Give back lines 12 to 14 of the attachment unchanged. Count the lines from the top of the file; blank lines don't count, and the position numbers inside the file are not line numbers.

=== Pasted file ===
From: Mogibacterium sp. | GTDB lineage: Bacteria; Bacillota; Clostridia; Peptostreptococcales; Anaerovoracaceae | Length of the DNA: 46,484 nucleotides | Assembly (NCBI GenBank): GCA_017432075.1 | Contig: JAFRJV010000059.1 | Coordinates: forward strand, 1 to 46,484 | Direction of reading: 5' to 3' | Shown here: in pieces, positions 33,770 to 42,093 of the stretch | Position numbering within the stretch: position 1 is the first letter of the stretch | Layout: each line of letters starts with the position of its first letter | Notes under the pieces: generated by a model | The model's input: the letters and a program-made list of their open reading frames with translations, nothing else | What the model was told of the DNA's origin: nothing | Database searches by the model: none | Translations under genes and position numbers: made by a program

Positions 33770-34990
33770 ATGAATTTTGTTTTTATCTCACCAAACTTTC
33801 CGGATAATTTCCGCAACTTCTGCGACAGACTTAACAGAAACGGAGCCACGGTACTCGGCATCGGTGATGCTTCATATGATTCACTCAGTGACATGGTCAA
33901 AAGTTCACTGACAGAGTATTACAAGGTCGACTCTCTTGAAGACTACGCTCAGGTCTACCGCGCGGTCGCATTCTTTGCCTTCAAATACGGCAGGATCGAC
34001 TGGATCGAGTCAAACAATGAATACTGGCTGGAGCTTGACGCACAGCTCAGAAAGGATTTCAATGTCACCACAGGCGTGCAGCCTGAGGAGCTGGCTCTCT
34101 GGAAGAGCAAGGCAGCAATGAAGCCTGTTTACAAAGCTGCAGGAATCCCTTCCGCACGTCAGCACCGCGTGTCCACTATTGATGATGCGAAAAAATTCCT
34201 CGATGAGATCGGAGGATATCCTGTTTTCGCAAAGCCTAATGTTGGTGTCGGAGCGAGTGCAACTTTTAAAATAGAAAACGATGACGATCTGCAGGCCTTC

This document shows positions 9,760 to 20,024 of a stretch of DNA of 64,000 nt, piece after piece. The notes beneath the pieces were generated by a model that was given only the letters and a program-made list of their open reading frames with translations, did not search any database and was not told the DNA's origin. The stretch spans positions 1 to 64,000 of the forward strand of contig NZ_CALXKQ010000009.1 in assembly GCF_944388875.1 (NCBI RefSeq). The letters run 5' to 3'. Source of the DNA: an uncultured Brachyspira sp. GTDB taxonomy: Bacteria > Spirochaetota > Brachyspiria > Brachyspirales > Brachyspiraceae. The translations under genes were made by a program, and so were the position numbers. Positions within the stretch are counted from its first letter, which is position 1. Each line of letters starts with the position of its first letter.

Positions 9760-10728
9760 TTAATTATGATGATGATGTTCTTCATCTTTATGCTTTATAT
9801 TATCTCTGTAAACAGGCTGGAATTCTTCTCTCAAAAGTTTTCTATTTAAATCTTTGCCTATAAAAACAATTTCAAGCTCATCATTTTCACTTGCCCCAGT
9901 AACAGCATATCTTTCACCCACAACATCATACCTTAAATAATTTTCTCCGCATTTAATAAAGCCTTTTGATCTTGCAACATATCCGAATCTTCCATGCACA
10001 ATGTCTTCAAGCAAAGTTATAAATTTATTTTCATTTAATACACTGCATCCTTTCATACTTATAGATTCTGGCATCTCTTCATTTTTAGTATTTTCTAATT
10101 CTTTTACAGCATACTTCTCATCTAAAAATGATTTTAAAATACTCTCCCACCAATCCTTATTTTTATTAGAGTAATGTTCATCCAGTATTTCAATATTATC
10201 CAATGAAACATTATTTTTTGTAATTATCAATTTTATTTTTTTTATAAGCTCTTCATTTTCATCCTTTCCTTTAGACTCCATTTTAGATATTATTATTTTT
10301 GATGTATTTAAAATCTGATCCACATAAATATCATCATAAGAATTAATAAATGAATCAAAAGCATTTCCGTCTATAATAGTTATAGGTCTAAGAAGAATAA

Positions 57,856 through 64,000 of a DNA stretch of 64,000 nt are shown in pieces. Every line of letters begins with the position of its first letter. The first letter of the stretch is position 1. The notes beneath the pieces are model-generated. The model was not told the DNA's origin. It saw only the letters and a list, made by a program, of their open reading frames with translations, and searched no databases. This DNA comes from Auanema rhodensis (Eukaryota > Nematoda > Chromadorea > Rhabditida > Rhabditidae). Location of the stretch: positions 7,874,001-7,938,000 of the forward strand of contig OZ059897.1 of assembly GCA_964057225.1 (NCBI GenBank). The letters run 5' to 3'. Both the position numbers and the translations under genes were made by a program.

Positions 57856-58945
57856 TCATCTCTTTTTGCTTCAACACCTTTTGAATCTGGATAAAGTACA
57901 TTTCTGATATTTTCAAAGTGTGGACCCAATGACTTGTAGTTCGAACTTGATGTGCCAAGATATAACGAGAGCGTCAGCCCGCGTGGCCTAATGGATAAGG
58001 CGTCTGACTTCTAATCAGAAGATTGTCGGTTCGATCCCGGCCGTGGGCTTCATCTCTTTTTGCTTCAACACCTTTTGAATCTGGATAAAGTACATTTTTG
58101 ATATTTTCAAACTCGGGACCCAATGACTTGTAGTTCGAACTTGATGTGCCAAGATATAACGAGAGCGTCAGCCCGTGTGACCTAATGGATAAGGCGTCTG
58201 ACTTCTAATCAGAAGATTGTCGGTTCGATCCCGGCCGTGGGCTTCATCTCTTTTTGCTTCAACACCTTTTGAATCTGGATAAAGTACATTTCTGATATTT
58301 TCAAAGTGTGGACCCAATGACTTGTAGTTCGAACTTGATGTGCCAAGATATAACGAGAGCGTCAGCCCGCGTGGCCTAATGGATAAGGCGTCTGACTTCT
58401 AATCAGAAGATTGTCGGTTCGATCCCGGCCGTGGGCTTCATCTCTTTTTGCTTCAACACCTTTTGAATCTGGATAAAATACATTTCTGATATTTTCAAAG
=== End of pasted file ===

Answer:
9801 TATCTCTGTAAACAGGCTGGAATTCTTCTCTCAAAAGTTTTCTATTTAAATCTTTGCCTATAAAAACAATTTCAAGCTCATCATTTTCACTTGCCCCAGT
9901 AACAGCATATCTTTCACCCACAACATCATACCTTAAATAATTTTCTCCGCATTTAATAAAGCCTTTTGATCTTGCAACATATCCGAATCTTCCATGCACA
10001 ATGTCTTCAAGCAAAGTTATAAATTTATTTTCATTTAATACACTGCATCCTTTCATACTTATAGATTCTGGCATCTCTTCATTTTTAGTATTTTCTAATT